In a survival situation you must make decisions based on the details at hand. How could anybody state that shelter always comes first? If I am lost, and the weather is warm, but it looks like it might rain, then shelter would be a priority. If you are out in the sun, then putting up a tarp could protect you from it. Prevent getting wet and hypothermia or hyperthermia. But if you are in the north country and you fall through the ice, a shelter would be a secondary priority over fire. If not, you die. Get a fire going, warm yourself, dry your clothes, then build a shelter. Sometime even shelter or fire is not a priority, it just might be water, or it might even be to stop the bleeding. You can’t follow strict rules in regard to survival. Again, you must think, analyze, and do what is appropriate for the situation at hand.
The ultimate survival knife is another topic I often hear. What is the best survival knife? In my opinion it is the one that works for you and performs the tasks you need to accomplish. Sometimes that can be any knife that you have with you. Of course there are particular characteristics that I prefer, but those are my personal preferences, and may differ greatly from others.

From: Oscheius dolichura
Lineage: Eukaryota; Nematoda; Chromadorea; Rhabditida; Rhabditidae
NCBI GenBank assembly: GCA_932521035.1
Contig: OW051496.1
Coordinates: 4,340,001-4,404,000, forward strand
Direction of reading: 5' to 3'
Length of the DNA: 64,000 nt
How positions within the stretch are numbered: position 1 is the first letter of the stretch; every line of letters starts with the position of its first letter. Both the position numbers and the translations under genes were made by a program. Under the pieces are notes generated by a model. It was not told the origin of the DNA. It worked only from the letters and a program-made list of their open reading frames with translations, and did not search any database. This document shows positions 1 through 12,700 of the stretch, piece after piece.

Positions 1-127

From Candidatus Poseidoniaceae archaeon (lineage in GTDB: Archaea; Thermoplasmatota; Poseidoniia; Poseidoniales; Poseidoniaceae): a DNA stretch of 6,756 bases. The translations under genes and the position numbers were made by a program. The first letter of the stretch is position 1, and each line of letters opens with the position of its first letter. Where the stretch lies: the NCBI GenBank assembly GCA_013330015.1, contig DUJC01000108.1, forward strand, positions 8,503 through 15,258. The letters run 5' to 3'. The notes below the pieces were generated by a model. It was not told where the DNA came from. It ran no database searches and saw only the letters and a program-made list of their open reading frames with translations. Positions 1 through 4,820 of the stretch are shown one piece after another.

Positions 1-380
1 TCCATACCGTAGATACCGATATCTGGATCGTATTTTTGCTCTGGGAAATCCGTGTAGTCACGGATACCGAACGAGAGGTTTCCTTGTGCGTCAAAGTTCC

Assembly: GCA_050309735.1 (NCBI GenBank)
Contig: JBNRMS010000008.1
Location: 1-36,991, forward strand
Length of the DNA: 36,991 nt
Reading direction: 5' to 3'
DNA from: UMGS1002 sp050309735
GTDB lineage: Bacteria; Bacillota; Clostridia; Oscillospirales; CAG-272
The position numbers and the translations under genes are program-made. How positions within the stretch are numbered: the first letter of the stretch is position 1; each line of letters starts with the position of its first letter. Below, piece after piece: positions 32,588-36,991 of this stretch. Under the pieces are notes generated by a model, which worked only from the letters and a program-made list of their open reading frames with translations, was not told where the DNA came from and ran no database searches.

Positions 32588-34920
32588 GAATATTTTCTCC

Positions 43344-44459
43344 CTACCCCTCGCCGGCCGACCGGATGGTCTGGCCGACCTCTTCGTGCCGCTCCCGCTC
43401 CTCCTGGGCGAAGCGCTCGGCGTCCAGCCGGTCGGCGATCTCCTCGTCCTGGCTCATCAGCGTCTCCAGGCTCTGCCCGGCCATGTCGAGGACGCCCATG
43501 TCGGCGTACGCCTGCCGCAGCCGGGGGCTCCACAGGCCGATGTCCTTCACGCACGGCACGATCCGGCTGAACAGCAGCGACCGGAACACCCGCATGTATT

I like a full tang knife that has a blade about as wide as my hand, about four inches. I prefer a drop point convex grind, but I could certainly live with a Scandi, or other type grind. I don’t like serrations on my full tang knife, especially in my sweet spot. I like Swiss Army knives as a backup, but not as a primary as they are folders. There are many different styles, shapes, configurations, stainless vs. carbon steel, and the bottom line is that you should try many different ones and choose the one that works for you, not somebody else.